So, when Grissom talks of how DEATH feels to his 5 senses, and the peculiarity of the thoughts and emotions that follow - the unfathomability, the mystery, and most of all, the contradictions of a reality that is unfathomable - he is actually asking the more direct and meaningful question, "What IS the LIFE FORCE?" - Because when one questions the absence of anything, one is ultimately questioning its PRESENCE.

After reading this JE, Ashok Sharda added the following insight into my inquiries:

E.F.Schumacher, the famous economist and author of the famous book 'Small is Beautiful' was perplexed by this force we ought to know as 'life energy'. In his book, rightly titled 'A Guide for the Perplexed,' he tries to perceive the life as it appears on different levels starting from the inanimate, which he equates with M (mineral,) a common element in all the levels of being. But there is something which turns 'M' into a plant. What is it? What's this force which vanishes when the plant is dead, not responding to its surrounding? What is it that holds it from disintegrating when 'alive'? Schumacher equates this force with X. He continues with his deduction and adds force Y to N and X and this turns into an animal. Y, he equates to consciousness, and man is M+X+Y+Z, Z representing self consciousness.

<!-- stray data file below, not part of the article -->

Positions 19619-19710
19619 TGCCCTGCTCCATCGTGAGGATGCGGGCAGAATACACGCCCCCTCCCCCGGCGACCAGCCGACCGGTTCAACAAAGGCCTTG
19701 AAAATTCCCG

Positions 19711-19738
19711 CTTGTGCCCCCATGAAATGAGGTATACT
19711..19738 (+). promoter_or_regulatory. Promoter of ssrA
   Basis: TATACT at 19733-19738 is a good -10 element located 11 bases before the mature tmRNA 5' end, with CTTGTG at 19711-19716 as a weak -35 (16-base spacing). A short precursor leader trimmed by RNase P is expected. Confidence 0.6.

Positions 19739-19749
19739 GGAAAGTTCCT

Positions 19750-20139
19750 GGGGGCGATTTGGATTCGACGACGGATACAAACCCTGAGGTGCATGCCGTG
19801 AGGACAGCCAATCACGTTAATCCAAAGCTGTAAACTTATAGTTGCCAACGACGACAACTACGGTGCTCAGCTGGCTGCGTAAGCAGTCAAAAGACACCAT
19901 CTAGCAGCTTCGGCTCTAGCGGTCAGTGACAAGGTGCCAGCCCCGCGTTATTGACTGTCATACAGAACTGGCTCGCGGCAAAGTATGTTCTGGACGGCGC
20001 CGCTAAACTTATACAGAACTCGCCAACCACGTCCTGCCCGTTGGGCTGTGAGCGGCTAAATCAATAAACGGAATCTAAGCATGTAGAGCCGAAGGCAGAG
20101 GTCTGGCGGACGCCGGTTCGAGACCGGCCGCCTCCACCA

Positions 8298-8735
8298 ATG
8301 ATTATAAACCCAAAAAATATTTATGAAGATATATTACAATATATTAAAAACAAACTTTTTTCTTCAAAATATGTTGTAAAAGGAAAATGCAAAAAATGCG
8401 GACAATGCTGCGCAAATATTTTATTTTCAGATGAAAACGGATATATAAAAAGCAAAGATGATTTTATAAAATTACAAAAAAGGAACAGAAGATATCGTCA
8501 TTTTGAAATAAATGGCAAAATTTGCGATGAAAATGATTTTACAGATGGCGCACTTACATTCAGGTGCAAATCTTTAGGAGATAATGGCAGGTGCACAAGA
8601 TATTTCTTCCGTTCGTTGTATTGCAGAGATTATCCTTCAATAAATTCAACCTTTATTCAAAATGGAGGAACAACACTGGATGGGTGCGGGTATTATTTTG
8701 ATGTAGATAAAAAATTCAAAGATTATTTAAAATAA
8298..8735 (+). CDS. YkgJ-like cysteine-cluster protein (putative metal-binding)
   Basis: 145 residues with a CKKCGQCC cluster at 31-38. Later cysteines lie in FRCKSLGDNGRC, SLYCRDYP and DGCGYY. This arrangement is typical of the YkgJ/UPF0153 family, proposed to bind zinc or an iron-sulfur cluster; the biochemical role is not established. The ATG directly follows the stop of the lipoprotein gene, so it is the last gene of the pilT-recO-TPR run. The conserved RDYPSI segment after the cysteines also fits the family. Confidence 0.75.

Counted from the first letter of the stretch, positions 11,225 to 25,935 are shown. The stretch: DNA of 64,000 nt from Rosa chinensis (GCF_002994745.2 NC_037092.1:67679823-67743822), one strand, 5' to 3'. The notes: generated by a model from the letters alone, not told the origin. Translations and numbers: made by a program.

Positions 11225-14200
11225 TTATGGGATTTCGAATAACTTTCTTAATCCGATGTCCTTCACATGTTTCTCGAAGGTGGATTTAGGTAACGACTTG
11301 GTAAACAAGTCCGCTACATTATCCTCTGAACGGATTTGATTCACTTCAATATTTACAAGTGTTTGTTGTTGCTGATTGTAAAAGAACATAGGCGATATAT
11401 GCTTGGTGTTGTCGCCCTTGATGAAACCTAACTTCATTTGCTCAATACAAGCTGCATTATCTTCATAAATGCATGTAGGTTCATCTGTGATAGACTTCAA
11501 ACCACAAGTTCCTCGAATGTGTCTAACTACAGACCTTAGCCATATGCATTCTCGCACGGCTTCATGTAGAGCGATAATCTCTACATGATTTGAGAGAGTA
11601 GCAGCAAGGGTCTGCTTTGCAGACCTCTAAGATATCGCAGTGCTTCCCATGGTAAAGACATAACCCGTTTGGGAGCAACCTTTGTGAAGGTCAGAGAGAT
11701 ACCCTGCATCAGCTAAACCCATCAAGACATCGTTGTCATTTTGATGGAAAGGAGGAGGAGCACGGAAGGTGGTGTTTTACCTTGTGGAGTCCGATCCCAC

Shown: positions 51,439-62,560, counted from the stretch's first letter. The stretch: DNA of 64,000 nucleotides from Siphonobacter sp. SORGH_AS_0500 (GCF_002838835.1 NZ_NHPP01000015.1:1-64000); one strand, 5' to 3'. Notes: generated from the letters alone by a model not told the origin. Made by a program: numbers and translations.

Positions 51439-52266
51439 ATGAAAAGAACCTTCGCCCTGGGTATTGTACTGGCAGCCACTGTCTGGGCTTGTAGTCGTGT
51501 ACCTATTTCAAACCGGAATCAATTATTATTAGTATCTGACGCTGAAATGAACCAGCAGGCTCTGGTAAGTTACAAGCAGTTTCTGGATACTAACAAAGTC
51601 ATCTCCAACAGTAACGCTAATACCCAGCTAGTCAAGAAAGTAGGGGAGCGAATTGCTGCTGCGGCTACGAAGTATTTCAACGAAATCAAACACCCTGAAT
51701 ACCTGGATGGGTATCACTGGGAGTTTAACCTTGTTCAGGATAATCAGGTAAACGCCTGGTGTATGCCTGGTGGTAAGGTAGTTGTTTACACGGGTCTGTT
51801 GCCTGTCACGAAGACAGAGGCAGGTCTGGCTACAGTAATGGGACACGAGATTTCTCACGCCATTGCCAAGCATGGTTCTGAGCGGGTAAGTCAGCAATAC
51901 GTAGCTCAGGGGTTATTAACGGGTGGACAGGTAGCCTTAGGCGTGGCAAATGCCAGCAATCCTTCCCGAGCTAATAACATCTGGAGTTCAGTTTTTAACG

I wish to quote him on this issue: "To say that life is nothing but a property of certain peculiar combination of atoms is like saying that Shakespeare's Hamlet is nothing but a property of a peculiar combination of letters. The truth is that the peculiar combination of letters is nothing but a property of Shakespeare's Hamlet."

To add to Ashok's brilliant reference, I will close by quoting what I feel are the most beautifully worded realizations from Virginia Woolf's "The Death of the Moth" which captivated me long ago and moved me to identify my own sense of this fundamental and arguably unknowable question: